Ah! pride, pride! You are that which holds many a man in the chains of his sins; you are it, you cursed self-conceit, and keep them from believing that their state is damnable. 'The wicked, through the pride of his countenance, will not seek after God' (Psa 10:4). And if there is so much in the pride of his countenance, what is there in the pride of his heart? Therefore, Job says it is to hide pride from man, and so to save his soul from hell, that God chastens him with pain upon his bed, until the multitude of his bones stick out, and until his life draws nigh to the destroyer (Job 33:17-22). It is a hard thing to take a man off his pride, and make him, instead of trusting in, and boasting of his goodness, wisdom, honesty, and the like, to see himself a sinner, a fool, a man that is cruel, as to his own immortal soul. Pride of heart has a power in it, and is therefore compared to an iron chain, by which they are made stout, and with which they are held in that stoutness, to oppose the Lord, and drive his Word from their hearts (Lev 26:19; Psa 73:6).


40 Days of Prayer, Day 29

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Day 29, Sunday, September 18

O come, let us sing for joy to the Lord, let us shout joyfully to the rock of our salvation, let us come before His presence with thanksgiving, let us shout joyfully to Him with psalms. For the Lord is a great God and a great King above all gods, in whose hand are the depths of the earth, the peaks of the mountains are His. also. The sea is His, for it was He who made it, and His hands formed the dry land. Psalm 95:1-5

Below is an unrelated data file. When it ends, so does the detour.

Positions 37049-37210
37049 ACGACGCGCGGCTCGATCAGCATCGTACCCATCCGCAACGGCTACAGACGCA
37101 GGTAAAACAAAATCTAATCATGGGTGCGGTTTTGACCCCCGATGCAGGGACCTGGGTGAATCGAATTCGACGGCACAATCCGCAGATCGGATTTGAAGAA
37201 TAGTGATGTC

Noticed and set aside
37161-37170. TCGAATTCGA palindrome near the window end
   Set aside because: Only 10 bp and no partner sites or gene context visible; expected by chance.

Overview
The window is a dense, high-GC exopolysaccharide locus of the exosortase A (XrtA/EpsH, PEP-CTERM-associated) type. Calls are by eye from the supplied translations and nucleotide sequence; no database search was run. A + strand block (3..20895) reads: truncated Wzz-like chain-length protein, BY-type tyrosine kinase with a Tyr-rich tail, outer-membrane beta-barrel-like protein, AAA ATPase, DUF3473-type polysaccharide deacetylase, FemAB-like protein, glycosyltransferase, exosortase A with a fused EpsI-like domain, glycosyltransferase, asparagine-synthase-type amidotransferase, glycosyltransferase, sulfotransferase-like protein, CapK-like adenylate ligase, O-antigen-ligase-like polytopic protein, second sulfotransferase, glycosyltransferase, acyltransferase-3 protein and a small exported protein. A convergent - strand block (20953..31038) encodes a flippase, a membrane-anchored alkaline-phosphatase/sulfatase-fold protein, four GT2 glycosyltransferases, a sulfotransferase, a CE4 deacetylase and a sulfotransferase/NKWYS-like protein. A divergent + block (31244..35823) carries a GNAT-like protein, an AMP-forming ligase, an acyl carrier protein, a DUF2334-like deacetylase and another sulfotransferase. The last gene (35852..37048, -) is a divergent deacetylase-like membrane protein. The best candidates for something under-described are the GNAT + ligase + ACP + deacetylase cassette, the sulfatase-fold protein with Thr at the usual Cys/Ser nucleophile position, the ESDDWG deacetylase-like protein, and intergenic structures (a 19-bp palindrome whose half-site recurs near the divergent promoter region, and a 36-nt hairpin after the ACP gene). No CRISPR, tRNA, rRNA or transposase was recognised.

The Contrite Heart is a Heart of Worship
The contrite heart worships God. Seeing God as worthy of praise and then engaging purposefully in the worship of God must become a natural extension of the life of every contrite believer. We were created by God in order to see, know, experience and enjoy Him forever. Worship provides the tangible expression of that purpose for which we have been created. Sin blocks our access to God. Sin prevents us from seeing God as worthy of worship. Sin is the barrier to our purpose. God tears down the barriers to His glory by destroying our sin on the cross of Christ and through His resurrection. Because God is holy, He cannot and will not allow unredeemed sinners to have access to His presence. But God made us for worship. As Jesus told the woman at the well, "But an hour is coming, and now is, when the true worshipers will worship the Father in spirit and truth; for such people the Father seeks to be His worshipers. God is spirit, and those who worship Him must worship in spirit and truth." John 4:23-24. God seeks worshippers. He made us for this purpose. He seeks worshippers who will worship Him with hearts engaged and minds set in truth. Our hearts and minds are never truly satisfied until they are satisfied in discovering this purpose, the purpose for which we have been made. God seeks us all the way to the death and resurrection of His Son, the greatest display of love possible.